Call me Saint Francis of Suburbia.
My back yard is an official Natural Habitat. It’s easy. Go online, check off: Feeders, Water, Trees, and the like, pay $25 (yard flag) up to $100-plus (a bronze plaque) I went with the mid-sized $50 model.
I love my birds. So near, yet unreachable, like my distant grown children or my dead parents.
Click click clicking, like a prehistoric tribal language, my Cardinals wake me every morning. Monarchs, their reign pre-dates my dozen-year residence here. At this moment, 20 feet away, the blood-red King pecks a beak-full of seeds from my “Super Songbird Station.” He inches over, snuggles his baby’s tiny head to a nurturing kiss – mouth-to-mouth feeding.
So mysterious, these birds. So many questions:
1. I’ve heard that Cardinals mate for life. Is that true? Why would they do that? Haven’t wildlife suffered enough?
2. What is their lifespan? Are these the SAME dozen-year-old Cardinals, or am I watching a succession? Is the hungry Princeling next year’s King, after the father, having served his subjects, passes on? Should I, as protective saint, declare: “The king is dead, long live the king,” and all that?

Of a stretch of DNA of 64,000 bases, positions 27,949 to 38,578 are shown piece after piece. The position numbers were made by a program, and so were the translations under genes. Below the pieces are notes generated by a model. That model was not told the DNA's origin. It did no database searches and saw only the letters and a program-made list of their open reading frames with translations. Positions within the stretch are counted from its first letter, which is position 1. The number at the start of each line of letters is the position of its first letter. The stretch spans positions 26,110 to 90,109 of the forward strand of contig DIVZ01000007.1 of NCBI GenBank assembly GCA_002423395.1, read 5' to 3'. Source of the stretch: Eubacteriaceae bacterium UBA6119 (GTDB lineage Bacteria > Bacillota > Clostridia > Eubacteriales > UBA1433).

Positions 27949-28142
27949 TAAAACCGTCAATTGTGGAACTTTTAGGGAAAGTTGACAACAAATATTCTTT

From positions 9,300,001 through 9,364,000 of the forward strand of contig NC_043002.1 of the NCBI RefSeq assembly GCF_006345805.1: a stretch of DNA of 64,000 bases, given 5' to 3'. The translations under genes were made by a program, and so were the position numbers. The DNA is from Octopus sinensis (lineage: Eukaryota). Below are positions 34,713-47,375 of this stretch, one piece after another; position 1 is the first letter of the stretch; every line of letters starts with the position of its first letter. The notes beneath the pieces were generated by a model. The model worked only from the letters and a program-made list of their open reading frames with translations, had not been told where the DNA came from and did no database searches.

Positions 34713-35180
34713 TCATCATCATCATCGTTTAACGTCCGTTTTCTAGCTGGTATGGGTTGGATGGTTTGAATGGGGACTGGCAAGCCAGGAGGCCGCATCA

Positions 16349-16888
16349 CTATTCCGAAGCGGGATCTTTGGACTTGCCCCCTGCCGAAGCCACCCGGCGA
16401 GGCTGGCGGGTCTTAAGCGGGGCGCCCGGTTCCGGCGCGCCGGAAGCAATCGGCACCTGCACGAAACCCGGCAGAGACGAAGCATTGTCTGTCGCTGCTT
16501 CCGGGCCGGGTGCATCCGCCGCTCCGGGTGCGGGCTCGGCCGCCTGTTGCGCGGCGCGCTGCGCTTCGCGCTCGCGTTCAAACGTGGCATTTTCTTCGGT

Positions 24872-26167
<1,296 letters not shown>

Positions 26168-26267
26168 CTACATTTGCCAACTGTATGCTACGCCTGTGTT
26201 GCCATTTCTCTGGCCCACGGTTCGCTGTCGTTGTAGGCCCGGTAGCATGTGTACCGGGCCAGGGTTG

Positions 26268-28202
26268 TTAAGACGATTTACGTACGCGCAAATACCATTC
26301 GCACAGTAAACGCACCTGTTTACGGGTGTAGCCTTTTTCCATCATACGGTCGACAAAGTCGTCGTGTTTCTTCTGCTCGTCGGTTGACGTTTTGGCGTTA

3. Are birds REALLY dinosaur descendants? How does a teeny bird evolve from creatures the size of LeBron James, who “ruled the earth” for 140 million years? How can ancestors be annihilated 40 million years ago by a cataclysmic event, then reincarnate at a bird feeder?
I looked up those figures, but don’t expect me to research anything else. If you know the answers, let me know. I’m free at last of the accuracy demanded by journalism, my now-extinct career. Mirroring the internet, my blog runs on opinion, bait-and-switch tactics and astonishing misinformation.
My 20-year-old daughter can’t wait to see the new (second, third or fourth?) “Jurassic Park.”
She lives her life in lines – on line, party lines, text lines. I live in circles, within circles. Dreams within dreams. Seasons. Reincarnations. On and On. Round and Round. Alpha and Omega. Yin and Yang. Man, Woman, Birth, Death, Infinity. (Remember the “Ben Casey” show opening?) Of course you don’t.
This morning, teaching yoga, I said “loosen up, y’all. Yoga should be more dance than rigid statue.” It’s not the be all, end all, as some gurus teach it, NOT that I am one. Yoga is one of many paths that overlap and circle around faith, hope, love.
Tolerance may be spin out of organized religion’s orbit. How can any Religion insist on itself as the One Absolute Truth? How do people buy that? By asking the question, am I being intolerant? Probably.
Still. Organized Religion seems part cultural dictate. Like a Tier One college. A good job. You may hate it, but you need money to get married, have at least two kids, buy an overpriced home in a neighborhood with good schools that lead to Tier One colleges. Round and Round.
“Love me all the time girl. We’ll go on and on. Someday when I’m lonely, wishing you weren’t so far away, then I will remember things we said today.” See: “Things We Said Today” – the most under rated Beatles song. Source: Me. https://www.youtube.com/watch?v=QPnTy0Ef2G0